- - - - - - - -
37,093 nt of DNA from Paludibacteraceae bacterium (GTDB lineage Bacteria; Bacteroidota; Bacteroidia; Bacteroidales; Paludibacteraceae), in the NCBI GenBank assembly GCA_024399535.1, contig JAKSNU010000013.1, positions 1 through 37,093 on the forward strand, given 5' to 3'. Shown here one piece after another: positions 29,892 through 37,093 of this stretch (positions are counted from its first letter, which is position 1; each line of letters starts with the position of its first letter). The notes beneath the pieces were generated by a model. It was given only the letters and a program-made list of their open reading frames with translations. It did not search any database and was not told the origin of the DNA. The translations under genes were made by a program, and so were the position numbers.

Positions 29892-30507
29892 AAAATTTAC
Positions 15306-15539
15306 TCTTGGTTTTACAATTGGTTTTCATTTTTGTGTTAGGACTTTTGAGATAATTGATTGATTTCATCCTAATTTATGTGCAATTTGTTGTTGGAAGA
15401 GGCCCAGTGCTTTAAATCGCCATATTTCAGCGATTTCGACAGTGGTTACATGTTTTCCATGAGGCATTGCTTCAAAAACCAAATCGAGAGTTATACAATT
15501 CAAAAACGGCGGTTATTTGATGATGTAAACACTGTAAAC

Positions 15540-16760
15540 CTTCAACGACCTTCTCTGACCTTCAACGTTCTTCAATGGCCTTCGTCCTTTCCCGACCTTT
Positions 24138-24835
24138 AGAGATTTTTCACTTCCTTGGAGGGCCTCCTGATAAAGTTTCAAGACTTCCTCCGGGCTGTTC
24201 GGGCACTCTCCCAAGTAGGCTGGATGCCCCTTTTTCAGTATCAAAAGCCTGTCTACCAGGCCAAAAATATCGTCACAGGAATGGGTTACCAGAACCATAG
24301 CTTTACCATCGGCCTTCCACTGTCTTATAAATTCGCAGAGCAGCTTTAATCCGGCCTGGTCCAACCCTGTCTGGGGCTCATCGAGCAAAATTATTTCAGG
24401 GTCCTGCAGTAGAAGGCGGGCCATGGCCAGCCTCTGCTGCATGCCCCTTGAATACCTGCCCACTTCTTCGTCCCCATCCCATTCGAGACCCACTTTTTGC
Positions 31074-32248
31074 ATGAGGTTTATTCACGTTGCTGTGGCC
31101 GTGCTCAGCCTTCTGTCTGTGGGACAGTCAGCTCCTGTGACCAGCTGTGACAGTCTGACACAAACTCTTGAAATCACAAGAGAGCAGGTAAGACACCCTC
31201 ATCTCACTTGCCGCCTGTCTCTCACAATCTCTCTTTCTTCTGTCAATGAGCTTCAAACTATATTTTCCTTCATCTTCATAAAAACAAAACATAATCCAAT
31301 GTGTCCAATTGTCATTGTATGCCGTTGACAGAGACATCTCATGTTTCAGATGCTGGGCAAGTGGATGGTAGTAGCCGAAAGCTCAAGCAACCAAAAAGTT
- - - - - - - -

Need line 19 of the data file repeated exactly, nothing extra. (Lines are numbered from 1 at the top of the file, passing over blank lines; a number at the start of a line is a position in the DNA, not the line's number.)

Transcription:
31301 GTGTCCAATTGTCATTGTATGCCGTTGACAGAGACATCTCATGTTTCAGATGCTGGGCAAGTGGATGGTAGTAGCCGAAAGCTCAAGCAACCAAAAAGTT